Today I'm writing dialogue. Knowing that it's just a first draft, that design changes could scrap all of it, and that perfectionism is my enemy, I try hard to breeze through it, getting the gist right even if a few words are awkward. The enemy I can't avoid is research. I hit a detail about the mythos that I'm a bit hazy on and waste more than a quarter of an hour double-checking my memory against Wikipedia and a few other all-too-familiar web sites.

10:00 AM After my first cup of coffee, I'm back to writing, even though by now my office-mate has showed up and I've got emails from programmers and designers to respond to.

11:15 AM I've gotten some good writing done, but the distractions are starting to make it harder.

Normally I'd start looking for something to do that's more multi-tasking friendly, but today, it came to me. Dave, the designer who implements all the content that I plan and write, drags me over to his cube. One of the quests that we had planned, which sounded great on paper, turns out to have some issues in practice. We sit in his cube, looking at the level in our world editor, discussing ways to solve the problems that have come up.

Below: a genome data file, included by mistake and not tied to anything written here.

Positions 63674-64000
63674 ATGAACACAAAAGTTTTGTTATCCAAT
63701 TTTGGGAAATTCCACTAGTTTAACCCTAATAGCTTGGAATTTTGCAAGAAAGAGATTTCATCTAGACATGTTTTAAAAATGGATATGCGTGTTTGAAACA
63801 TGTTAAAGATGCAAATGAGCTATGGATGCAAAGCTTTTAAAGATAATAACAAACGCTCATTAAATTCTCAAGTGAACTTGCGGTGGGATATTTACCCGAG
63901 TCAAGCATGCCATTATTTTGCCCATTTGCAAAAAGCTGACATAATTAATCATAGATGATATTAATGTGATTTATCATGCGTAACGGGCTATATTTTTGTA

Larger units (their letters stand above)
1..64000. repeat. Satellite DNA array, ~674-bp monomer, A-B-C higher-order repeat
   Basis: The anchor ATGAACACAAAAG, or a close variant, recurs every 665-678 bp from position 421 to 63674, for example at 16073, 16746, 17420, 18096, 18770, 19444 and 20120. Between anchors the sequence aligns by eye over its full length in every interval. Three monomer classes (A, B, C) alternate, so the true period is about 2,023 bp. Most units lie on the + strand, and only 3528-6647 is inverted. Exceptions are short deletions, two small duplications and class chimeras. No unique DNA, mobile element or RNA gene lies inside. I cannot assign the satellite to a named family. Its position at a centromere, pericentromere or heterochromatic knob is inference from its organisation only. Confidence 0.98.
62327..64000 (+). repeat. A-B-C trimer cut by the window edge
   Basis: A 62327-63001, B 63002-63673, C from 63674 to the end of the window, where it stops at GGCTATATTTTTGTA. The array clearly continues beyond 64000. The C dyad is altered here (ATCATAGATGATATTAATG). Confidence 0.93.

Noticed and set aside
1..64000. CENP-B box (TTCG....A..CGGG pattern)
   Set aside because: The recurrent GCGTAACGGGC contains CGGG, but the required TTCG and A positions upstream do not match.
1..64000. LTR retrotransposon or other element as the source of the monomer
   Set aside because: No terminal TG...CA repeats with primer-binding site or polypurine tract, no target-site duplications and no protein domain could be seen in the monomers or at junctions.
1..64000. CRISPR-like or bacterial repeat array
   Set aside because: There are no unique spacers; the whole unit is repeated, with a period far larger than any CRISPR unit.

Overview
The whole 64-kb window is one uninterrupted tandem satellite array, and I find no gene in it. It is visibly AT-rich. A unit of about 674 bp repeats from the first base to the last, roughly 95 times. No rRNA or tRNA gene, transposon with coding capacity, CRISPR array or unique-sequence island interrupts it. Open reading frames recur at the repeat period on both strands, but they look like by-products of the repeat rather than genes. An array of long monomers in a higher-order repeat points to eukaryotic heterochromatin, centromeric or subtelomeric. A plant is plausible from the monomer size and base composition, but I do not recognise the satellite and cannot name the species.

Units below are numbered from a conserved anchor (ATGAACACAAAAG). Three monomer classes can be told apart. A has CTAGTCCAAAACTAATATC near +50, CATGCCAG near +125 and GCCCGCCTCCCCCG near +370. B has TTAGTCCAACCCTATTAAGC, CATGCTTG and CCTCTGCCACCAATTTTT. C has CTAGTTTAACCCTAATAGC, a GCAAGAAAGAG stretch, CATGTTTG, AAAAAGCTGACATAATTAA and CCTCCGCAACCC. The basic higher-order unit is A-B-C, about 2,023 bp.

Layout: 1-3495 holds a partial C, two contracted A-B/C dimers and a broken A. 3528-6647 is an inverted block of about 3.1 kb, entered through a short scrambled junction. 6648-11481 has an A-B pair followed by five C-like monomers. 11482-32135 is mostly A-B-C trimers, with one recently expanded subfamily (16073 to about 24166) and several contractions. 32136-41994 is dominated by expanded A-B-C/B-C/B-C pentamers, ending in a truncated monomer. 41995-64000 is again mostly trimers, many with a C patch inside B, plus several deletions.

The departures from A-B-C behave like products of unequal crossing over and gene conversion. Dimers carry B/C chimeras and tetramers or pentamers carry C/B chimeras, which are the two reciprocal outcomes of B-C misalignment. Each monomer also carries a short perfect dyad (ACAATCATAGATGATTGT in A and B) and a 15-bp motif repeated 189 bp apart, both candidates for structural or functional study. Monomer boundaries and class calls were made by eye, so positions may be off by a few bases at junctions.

The solution we decide on involves some scripting changes and tweaks to the AI behavior of the enemies in the quest. Dave knows the gameplay database pretty well, but this time we go to one of the gameplay designers, Shawn, to change the units so they work the way we want them to. Dave will make the changes and get it working. Later on, I'll test the quest and give him feedback on how it works.

11:45 AM I update my schedule. What did I just spend the morning doing, again? Why is this part always so hard?

I look over my to-do list and a large planning spreadsheet for the quests and other such content in the project. Sometimes I feel like managing my workload is some kind of spiritual Bust-A-Move. What's coming at me that I have to worry about first? What's farther off that I have to remember not to forget to worry about later?

Of course these mental knots only happen at certain stages of development. When we're closer to finished, everything boils down to testing, polishing, and tweaking. In the pre-production and early production stages, you might have a head full of design ideas you have to sort out, but that generally just amounts to too many Word docs, or Post-It notes, or dry-erase board charts, depending on your process.